When considering a new iMac Pro for your desk, you have several factors worth weighing as you configure it: number of processor cores, RAM, video cards, and whether you should get all the space gray accessories, of course.
But there's one more feature worth considering when building your iMac Pro: your internal storage space.
All iMac Pro options come with NVMe-based SSD (solid-state drive) storage — there's no Fusion Drive model to be found here. SSD storage is both faster and sturdier than a traditional spinning-disc hard drive, and allows you to access your projects faster, boot up more quickly, and run through massive number-crunching at full speed.
Like its fellow upgrades, your SSD isn't user accessible on the iMac Pro: What you buy at launch is what you get forever.
That said, it's a lot easier to augment your storage space than your internal processor or RAM: The iMac Pro comes with 4 Thunderbolt 3/USB-C ports, which support connecting multiple RAID arrays; these are systems made up of multiple hard drives, and can be used either to help support network storage or as direct add-ons to your Mac.
You'll also find a single 10Gb Nbase-T Ethernet port, which allows users to connect directly to their network's attached storage (NAS).
Who should get the 1TB SSD?
The 1TB SSD ships as the iMac Pro's standard $4999 configuration; its solid-state storage should provide fast boot times for the system itself, as well as speedy local storage for files in progress.
Unlike most of the iMac Pro's optional upgrades, the 1TB SSD standard is a more reasonable base for most pro users. Thunderbolt 3 RAID enclosures have brought external storage options closer to the speed of internal drives, and also made backing up your system an easier prospect.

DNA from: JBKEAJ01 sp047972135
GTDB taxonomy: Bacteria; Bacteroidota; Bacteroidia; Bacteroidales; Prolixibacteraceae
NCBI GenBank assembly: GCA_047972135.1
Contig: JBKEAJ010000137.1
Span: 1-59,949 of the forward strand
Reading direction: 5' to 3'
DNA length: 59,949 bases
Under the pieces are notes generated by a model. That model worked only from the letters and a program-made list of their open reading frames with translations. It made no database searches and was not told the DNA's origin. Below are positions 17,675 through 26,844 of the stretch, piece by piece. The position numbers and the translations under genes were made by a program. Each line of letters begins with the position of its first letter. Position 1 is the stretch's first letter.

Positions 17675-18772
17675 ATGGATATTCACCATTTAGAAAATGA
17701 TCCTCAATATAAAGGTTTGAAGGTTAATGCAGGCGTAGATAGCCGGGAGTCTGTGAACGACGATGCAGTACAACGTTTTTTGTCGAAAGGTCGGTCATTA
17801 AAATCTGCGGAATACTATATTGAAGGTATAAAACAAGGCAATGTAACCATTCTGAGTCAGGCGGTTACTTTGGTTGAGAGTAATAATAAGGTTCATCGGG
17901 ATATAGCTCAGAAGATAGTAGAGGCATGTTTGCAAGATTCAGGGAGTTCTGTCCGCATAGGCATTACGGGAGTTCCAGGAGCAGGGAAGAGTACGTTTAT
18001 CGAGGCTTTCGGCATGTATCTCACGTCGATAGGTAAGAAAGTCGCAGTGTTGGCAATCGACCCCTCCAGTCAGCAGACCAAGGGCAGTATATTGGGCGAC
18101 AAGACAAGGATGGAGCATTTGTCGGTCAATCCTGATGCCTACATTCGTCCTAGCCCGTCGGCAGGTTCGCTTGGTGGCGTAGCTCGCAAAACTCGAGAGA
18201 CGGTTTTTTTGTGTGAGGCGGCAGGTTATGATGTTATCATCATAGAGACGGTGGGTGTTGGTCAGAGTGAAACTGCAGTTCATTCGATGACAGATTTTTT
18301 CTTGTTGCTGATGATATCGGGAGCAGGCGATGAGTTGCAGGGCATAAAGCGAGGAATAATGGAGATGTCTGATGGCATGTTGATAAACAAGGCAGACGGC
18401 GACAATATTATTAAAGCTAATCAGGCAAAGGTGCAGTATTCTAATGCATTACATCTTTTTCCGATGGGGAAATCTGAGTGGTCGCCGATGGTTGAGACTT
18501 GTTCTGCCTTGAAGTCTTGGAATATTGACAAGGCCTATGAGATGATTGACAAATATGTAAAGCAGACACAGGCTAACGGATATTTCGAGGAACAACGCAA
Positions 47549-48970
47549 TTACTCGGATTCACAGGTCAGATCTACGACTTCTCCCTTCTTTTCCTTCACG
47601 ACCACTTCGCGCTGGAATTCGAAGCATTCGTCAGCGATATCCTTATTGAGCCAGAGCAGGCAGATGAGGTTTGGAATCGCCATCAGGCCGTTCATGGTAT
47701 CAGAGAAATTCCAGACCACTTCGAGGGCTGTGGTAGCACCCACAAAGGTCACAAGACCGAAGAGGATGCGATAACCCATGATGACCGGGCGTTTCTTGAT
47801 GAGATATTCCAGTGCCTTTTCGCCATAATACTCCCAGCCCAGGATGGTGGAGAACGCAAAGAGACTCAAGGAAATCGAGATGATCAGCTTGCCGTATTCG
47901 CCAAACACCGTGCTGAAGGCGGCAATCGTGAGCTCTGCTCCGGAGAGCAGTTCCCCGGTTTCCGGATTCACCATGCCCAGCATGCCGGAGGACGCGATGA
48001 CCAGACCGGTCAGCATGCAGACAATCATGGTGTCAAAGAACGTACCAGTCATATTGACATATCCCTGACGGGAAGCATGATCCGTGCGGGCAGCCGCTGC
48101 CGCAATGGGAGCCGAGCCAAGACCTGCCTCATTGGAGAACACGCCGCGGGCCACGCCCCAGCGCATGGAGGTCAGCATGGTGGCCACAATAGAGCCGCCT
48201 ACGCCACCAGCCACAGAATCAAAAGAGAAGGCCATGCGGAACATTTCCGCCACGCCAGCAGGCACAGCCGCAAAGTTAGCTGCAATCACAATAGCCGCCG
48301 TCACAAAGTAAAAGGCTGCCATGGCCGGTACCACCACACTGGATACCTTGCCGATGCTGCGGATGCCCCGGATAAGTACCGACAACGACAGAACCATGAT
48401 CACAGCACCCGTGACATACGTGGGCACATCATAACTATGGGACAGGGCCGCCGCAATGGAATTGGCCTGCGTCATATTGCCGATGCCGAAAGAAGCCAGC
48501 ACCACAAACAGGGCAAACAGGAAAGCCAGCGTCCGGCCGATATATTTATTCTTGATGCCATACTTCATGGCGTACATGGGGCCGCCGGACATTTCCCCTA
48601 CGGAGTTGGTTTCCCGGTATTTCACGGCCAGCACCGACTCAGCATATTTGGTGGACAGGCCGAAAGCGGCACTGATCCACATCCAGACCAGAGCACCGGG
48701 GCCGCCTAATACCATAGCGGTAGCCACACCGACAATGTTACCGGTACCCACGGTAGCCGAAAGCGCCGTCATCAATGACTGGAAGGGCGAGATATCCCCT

Users who spend a lot of time working with external storage should be fine with the 1TB standard drive, as well as those who work via network storage.
If you instead need ultimate speed for your files, you might want to look at the 2TB or 4TB SSD.
Who should get the 2TB SSD?
For $800, you can double your Mac's on-board SSD storage to 2TB; this is the same price as the 64GB RAM or 10-core CPU upgrade.
Were you to look for a portable USB-C SSD in the same storage range, you'd find prices ranging from $800-$2000; Thunderbolt 2 RAID systems run around $1000 (no pre-packaged Thunderbolt 3 SSD RAID systems currently exist on the market). As such, if you need the storage and the speed an SSD provides, it may well be cheaper to opt in to Apple's upgrade.
Of course, the bigger your drive, the bigger your backup system. There are various ways to back up your Mac, including traditional spinning-platter hard drives; for instance, you can buy a 12TB Thunderbolt 3 RAID drive for $800.
If you rely on SSD speed and frequently work locally on big projects, the 2TB SSD may be a valuable upgrade; if speed is less of a concern than overall storage, consider sticking with 1TB and buying an external Thunderbolt 3 RAID array with spinning-platter disks, instead.
Who should get the 4TB SSD?
The 4TB SSD upgrade will cost prospective iMac Pro buyers a whopping $2800 to upgrade, and for good reason: It's one of the largest, fastest SSDs you can buy in a Mac. You can get external SSD storage at a slight discount (VectoTech offers a portable 4TB SSD for a mere $1600), but even USB 3.1 speeds won't compare to a built-in system.
Why would you want to spend more than half the cost of a baseline iMac Pro on hard drive space? Simple: You need high-speed local storage for space-hogging projects. 8K video and rendering files, VFX, VR work, complex computations — all of these require huge amounts of storage, and saving them locally makes the process of editing, effects work, and the like that much easier.
If you work in an industry where speed and space are musts, the 4TB upgrade can help get what you need from your Mac. (It's worth noting, however, that if you're opting for the 4TB hard drive upgrade, you may also want to consider upgrading your processor, RAM, and graphics card to match.)
If you can manage instead with external drives and NAS, save yourself the cash and opt for one of the iMac Pro's other upgrades.
What iMac Pro SSD size would you get?
Considering an iMac Pro? Which SSD size would you opt for? Let us know in the comments.
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Serenity was formerly the Managing Editor at iMore, and now works for Apple. She's been talking, writing about, and tinkering with Apple products since she was old enough to double-click. In her spare time, she sketches, sings, and in her secret superhero life, plays roller derby. Follow her on Twitter @settern.